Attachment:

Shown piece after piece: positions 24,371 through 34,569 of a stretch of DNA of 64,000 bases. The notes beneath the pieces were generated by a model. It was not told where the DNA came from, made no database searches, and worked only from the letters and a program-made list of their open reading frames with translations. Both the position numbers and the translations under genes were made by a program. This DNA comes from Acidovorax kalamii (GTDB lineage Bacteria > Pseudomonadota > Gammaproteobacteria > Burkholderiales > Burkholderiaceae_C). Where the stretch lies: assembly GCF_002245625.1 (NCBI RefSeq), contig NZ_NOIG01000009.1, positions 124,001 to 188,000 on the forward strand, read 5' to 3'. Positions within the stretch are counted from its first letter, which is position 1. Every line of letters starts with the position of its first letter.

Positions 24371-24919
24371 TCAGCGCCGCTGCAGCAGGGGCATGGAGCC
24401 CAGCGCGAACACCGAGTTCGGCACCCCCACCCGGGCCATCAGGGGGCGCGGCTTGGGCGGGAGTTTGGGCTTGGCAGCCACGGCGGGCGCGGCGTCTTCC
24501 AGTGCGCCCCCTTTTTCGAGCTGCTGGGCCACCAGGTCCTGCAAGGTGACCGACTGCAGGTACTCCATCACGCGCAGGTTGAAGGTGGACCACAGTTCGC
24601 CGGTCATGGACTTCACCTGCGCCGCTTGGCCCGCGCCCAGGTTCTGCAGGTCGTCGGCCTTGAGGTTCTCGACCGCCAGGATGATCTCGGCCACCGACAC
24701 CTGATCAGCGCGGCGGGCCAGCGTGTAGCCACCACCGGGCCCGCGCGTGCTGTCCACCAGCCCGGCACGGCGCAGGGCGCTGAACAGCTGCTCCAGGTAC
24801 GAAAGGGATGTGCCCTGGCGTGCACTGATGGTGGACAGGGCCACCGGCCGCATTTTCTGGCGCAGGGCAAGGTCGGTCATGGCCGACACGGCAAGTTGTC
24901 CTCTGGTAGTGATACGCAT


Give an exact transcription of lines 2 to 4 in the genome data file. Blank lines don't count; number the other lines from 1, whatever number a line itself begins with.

Positions 24371-24919
24371 TCAGCGCCGCTGCAGCAGGGGCATGGAGCC
24401 CAGCGCGAACACCGAGTTCGGCACCCCCACCCGGGCCATCAGGGGGCGCGGCTTGGGCGGGAGTTTGGGCTTGGCAGCCACGGCGGGCGCGGCGTCTTCC